Design Patent Infringement is a Matter of Appearance and Appearances

Nike recently sued Skechers for infringement of twelve of Nike’s design patents. The Complaint convincingly establishes the similarity of the appearance of the shoes:

In addition to appearance, the Complaint also develops a convincing case on appearances, detailing Sketchers strategy of copying:

Nike explains Skecher’s practice of Skecherizing competitor’s designs:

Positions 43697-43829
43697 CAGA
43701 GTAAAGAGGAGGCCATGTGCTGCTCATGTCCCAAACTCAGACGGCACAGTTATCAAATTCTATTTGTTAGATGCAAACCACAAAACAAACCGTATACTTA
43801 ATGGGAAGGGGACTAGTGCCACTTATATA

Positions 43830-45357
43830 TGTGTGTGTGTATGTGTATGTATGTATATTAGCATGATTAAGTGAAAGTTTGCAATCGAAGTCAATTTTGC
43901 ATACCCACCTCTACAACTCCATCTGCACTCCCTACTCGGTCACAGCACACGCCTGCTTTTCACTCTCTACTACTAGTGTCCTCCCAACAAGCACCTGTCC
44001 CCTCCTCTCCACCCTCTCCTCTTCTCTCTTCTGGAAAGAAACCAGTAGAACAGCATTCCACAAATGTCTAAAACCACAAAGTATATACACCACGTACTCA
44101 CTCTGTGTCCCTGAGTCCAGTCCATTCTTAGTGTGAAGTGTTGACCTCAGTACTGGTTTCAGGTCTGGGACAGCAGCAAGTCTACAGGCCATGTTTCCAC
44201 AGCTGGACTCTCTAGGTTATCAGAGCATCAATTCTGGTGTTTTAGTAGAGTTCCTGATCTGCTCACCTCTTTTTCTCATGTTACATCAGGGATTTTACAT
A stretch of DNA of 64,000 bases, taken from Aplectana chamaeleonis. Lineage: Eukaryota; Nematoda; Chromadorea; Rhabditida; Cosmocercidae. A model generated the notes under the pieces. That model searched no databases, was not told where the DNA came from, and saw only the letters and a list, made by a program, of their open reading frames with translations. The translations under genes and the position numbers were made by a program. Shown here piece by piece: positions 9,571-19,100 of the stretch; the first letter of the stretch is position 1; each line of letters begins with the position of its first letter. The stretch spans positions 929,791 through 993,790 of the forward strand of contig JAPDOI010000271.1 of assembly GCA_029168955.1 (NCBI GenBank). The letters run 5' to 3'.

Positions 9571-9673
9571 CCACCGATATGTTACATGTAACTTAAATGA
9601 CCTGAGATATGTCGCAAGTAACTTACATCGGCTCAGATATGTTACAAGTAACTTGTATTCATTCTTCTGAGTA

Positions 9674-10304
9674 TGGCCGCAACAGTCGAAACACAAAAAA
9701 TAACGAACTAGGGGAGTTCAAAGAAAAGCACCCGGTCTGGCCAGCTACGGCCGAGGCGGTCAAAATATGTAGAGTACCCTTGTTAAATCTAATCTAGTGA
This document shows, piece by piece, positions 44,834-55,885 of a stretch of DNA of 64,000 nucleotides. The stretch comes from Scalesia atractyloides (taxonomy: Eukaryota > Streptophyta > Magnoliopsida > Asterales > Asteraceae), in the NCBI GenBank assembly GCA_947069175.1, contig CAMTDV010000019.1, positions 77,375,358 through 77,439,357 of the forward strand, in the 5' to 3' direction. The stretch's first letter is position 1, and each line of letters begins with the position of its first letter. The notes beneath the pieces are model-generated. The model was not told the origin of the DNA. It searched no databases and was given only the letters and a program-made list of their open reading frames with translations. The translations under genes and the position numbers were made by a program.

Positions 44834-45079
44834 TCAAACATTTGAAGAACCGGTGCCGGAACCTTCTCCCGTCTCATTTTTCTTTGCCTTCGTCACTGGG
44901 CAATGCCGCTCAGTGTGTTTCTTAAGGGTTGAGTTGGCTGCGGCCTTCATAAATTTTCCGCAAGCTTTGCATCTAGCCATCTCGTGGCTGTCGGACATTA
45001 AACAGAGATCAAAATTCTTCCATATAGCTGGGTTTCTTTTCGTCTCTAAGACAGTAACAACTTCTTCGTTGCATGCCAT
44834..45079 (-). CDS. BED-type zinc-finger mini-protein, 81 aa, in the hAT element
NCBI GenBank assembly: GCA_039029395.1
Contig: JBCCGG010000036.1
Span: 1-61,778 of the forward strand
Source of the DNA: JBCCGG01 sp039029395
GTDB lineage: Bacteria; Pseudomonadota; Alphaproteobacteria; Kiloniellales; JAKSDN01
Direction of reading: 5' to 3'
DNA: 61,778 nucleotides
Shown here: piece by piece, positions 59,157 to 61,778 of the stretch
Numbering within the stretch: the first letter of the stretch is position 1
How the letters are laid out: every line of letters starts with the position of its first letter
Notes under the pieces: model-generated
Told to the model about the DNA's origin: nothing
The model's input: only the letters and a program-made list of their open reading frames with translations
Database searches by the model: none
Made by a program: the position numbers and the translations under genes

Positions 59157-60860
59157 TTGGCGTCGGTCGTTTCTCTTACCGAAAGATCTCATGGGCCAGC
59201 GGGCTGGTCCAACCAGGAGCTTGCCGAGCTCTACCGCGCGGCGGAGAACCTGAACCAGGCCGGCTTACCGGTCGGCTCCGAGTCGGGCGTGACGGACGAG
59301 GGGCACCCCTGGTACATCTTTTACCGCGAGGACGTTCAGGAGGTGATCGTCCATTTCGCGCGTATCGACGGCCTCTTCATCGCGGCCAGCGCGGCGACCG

Nike’s Complaint recognizes that while competition is legitimate, people inately believe that copying is wrong. While Skechers appears to embrace its conduct, most business work to preserve its image as a legitimate competitor, and not merely a copier. To this end, a business should pay attention to how it characterizes its own conduct. Internal project names that make the business look like a pirate, or internal communications that talk about “ripping off, “knocking off,” or even “copying,” can cast the company in a bad light to a judge or jury. If what the business is doing is legimate, there is no need to characterize the conduct as improper or inappropriate — when the issue is design patent infringement, appearances can matter just as much as appearance.